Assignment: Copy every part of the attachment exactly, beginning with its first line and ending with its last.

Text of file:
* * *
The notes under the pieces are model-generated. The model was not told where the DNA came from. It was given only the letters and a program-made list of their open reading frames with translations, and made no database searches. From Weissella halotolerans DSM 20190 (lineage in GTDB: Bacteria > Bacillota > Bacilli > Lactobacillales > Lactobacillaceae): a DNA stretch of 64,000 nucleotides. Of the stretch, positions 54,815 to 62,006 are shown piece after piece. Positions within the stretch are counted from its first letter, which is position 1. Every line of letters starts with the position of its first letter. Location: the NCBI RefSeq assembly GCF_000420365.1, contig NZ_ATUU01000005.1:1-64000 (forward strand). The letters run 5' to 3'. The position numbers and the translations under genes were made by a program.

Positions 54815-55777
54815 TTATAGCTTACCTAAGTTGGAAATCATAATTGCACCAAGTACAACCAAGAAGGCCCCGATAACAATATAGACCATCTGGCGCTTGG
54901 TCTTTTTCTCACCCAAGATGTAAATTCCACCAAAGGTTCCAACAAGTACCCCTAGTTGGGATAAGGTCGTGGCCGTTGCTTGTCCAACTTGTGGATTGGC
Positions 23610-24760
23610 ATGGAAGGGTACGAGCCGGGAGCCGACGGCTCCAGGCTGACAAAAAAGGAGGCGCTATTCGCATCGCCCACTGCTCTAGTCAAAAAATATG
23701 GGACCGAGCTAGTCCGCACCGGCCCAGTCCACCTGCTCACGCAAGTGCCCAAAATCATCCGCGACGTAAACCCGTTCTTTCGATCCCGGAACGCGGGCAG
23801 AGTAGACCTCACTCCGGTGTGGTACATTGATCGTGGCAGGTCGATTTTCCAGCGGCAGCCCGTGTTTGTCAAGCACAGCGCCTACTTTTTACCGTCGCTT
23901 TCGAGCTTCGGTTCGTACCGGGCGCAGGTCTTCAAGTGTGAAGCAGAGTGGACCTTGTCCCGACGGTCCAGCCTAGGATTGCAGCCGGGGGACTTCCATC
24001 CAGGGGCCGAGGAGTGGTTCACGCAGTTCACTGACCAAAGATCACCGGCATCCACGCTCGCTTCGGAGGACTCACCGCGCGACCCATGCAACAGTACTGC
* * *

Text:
The notes under the pieces are model-generated. The model was not told where the DNA came from. It was given only the letters and a program-made list of their open reading frames with translations, and made no database searches. From Weissella halotolerans DSM 20190 (lineage in GTDB: Bacteria > Bacillota > Bacilli > Lactobacillales > Lactobacillaceae): a DNA stretch of 64,000 nucleotides. Of the stretch, positions 54,815 to 62,006 are shown piece after piece. Positions within the stretch are counted from its first letter, which is position 1. Every line of letters starts with the position of its first letter. Location: the NCBI RefSeq assembly GCF_000420365.1, contig NZ_ATUU01000005.1:1-64000 (forward strand). The letters run 5' to 3'. The position numbers and the translations under genes were made by a program.

Positions 54815-55777
54815 TTATAGCTTACCTAAGTTGGAAATCATAATTGCACCAAGTACAACCAAGAAGGCCCCGATAACAATATAGACCATCTGGCGCTTGG
54901 TCTTTTTCTCACCCAAGATGTAAATTCCACCAAAGGTTCCAACAAGTACCCCTAGTTGGGATAAGGTCGTGGCCGTTGCTTGTCCAACTTGTGGATTGGC
Positions 23610-24760
23610 ATGGAAGGGTACGAGCCGGGAGCCGACGGCTCCAGGCTGACAAAAAAGGAGGCGCTATTCGCATCGCCCACTGCTCTAGTCAAAAAATATG
23701 GGACCGAGCTAGTCCGCACCGGCCCAGTCCACCTGCTCACGCAAGTGCCCAAAATCATCCGCGACGTAAACCCGTTCTTTCGATCCCGGAACGCGGGCAG
23801 AGTAGACCTCACTCCGGTGTGGTACATTGATCGTGGCAGGTCGATTTTCCAGCGGCAGCCCGTGTTTGTCAAGCACAGCGCCTACTTTTTACCGTCGCTT
23901 TCGAGCTTCGGTTCGTACCGGGCGCAGGTCTTCAAGTGTGAAGCAGAGTGGACCTTGTCCCGACGGTCCAGCCTAGGATTGCAGCCGGGGGACTTCCATC
24001 CAGGGGCCGAGGAGTGGTTCACGCAGTTCACTGACCAAAGATCACCGGCATCCACGCTCGCTTCGGAGGACTCACCGCGCGACCCATGCAACAGTACTGC